Boy: HIV, First-Time Student
Jade Keller is one of our newest staff additions. Jade recently moved to Thailand with her husband. We’re going to majorly brag about what an asset Jade is to SOLD in the next week or so. She has already made a significant impact in our students in the few months she has been with us. As you’ll see from the post below from her personal blog, Jade’s heart and passion for the kids of The SOLD Project is clear. And she puts into words so beautifully what SOLD sees everyday: heartbreak and undeniable hope.
I don’t know what I thought – probably not much at all, to be honest – but I don’t think I ever thought that the first time I would be in the presence of a person with HIV, that person would be a child.
He came to the Resource Center, one of the new children in need of a scholarship, polite, humble, and shy. He didn’t speak any English, so my usual ice-breaker (a game of Hangman) wouldn’t work. Instead, I invited him to draw with me, an activity I found I could do with the kids that transcends cultural and linguistic boundaries.
His face lit up at the invitation and he immediately set out to draw pictures of his favorite soccer players, then copying covers of children’s magazines. By the time the other kids arrived, we were wrist-deep in pencil markings and eraser sheddings.
Later, he would hop on a bike and play with the other kids while I heard his story. It was a story of a mother who had been raped and contracted HIV from the rapist, a mother who didn’t know she was HIV-positive until six months into her pregnancy. A mother who had managed to marry another man and, when she told him she had HIV, he said he didn’t care; he would love her and die with her. They had a second child together, a daughter. Due to precautions, she was able to have this daughter without passing HIV on to her. When she couldn’t afford to send both her children to school, she chose to give the money and the education to her daughter, the one who wasn’t sick.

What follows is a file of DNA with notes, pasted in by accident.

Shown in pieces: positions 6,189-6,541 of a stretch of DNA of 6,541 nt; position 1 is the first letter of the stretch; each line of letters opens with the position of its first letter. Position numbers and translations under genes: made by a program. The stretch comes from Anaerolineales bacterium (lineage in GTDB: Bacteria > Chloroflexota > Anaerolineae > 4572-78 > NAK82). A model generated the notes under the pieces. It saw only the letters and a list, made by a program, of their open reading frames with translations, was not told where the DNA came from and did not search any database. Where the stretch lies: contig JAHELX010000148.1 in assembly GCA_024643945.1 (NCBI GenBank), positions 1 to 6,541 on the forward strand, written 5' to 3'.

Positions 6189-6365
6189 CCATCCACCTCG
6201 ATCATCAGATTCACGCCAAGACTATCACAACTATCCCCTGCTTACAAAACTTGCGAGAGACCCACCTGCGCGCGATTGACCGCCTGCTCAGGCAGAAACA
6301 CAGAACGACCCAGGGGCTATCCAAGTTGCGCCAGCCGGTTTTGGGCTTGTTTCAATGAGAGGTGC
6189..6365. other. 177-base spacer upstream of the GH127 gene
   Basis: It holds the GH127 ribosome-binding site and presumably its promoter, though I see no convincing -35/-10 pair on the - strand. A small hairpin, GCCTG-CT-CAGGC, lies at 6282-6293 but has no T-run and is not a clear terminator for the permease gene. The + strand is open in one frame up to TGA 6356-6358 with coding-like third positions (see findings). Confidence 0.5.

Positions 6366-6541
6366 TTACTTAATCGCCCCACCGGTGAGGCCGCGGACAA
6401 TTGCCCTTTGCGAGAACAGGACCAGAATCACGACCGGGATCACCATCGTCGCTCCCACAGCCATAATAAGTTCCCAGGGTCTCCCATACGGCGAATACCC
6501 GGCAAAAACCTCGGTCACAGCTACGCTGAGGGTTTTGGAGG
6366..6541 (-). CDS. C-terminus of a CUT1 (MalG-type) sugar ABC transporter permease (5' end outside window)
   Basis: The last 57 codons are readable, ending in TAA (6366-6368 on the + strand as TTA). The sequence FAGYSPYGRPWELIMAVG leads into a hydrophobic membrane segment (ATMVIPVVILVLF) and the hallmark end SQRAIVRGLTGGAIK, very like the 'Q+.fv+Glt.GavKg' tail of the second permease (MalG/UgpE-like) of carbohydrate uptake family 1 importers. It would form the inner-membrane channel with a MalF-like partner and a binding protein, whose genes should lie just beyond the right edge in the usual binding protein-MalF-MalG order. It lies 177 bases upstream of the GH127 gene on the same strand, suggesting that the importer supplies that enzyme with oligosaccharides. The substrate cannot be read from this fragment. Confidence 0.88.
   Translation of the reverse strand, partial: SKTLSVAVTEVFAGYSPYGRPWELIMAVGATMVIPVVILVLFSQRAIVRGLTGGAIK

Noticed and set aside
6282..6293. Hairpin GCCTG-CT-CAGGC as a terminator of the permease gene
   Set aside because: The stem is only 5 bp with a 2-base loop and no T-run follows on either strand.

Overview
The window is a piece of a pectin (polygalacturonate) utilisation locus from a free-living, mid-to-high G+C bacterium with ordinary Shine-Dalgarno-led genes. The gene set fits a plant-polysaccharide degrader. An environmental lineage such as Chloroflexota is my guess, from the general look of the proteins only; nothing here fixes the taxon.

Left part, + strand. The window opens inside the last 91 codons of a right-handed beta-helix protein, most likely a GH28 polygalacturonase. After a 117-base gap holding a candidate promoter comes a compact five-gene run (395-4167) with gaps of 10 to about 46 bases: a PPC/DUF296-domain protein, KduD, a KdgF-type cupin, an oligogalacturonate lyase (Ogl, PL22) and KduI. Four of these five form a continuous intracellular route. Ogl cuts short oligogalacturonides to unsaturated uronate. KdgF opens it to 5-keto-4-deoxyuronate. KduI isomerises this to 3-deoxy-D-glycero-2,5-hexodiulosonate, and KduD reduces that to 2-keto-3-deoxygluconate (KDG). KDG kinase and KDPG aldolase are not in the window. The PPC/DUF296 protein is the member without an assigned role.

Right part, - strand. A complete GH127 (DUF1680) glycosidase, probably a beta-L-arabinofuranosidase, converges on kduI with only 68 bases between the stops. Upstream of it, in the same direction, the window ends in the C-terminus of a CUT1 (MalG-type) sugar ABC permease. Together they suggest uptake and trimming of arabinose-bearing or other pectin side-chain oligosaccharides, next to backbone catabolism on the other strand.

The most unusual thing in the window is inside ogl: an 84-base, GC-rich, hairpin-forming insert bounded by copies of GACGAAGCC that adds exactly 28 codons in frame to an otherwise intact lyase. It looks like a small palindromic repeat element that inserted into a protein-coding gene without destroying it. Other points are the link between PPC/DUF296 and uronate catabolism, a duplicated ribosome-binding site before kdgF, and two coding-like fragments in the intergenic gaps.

And, so, in a terrible twist of fate and an impossible decision, here is this little boy. His mother died six years ago, and now he lives with his grandmother.
Last week, I had been thinking deeply about how to push and challenge these kids to give them the strength to meet problems as they come and give them the confidence to know that they can. I still stand by that because I know the glorious feeling of accomplishment and I want that for them. But this little boy whom I cannot get out of my head reminds me that for some of these kids, sometimes the best thing we can do for them is make sure each day we have with them is a gift.
Because, for some of them, there aren’t enough days.
We were able to secure a scholarship for him, so now at the age of 13, he has the chance to go to school for the first time. He glows with the innocent excitement of getting his first school uniform. As we gave him a ride home after English lessons on Saturday, we asked him if he enjoyed his time there. He nodded shyly. We asked if he wanted to come again. His face split open in a wide grin and his nod was vigorous.
Two days later, I’m still thinking of that smile. I carried it home with me.